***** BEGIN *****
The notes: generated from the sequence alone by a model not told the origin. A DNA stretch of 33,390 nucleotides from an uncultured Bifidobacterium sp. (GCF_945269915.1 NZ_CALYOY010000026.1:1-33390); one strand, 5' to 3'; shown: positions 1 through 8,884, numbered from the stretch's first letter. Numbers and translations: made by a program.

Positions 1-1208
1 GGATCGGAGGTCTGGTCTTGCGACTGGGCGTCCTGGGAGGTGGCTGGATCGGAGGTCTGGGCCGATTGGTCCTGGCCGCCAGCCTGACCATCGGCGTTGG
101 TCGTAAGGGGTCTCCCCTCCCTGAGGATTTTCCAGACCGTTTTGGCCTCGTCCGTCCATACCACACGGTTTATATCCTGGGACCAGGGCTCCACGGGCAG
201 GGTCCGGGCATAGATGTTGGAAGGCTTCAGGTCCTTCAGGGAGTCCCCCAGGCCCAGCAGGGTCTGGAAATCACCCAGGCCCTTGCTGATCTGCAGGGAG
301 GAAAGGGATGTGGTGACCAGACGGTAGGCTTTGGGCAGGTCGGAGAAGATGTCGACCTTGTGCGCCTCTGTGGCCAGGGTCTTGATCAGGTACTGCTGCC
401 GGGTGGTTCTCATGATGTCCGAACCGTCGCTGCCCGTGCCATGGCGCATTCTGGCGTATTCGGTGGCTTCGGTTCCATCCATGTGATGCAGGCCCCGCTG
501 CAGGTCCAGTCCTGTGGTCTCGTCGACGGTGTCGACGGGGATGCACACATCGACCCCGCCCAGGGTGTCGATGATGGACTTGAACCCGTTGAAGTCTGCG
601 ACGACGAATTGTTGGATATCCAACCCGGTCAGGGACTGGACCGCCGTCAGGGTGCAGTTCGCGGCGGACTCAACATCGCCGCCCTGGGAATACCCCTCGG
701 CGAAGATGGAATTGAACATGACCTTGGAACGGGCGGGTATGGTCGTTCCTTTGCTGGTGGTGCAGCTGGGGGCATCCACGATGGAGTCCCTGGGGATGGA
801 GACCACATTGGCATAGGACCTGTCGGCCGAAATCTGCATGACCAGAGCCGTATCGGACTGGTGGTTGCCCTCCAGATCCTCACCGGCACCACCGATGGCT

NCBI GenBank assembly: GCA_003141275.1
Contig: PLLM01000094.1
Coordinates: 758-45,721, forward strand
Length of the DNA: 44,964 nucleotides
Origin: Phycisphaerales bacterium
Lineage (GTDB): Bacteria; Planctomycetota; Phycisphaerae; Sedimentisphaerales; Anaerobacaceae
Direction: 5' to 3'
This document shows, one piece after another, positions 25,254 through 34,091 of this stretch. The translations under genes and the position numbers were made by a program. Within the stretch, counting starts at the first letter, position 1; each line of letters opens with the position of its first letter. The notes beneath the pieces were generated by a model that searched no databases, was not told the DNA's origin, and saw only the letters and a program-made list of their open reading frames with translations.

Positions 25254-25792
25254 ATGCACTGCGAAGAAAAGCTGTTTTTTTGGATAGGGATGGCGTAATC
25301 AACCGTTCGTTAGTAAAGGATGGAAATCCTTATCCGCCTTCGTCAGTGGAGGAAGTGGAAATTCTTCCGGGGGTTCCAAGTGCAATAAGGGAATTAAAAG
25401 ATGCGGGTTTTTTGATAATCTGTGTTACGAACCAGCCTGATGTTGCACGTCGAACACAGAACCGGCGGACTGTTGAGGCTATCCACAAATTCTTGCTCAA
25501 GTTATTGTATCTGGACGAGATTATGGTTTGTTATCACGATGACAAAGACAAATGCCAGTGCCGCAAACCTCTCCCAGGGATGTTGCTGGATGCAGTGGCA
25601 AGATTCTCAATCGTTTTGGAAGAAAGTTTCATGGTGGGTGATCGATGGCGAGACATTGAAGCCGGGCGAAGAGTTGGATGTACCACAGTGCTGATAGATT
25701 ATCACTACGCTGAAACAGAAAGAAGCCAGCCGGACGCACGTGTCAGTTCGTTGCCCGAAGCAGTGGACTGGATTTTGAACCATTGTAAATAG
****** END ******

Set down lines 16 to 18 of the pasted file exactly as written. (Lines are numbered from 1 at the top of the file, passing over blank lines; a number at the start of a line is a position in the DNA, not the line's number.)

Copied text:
Origin: Phycisphaerales bacterium
Lineage (GTDB): Bacteria; Planctomycetota; Phycisphaerae; Sedimentisphaerales; Anaerobacaceae
Direction: 5' to 3'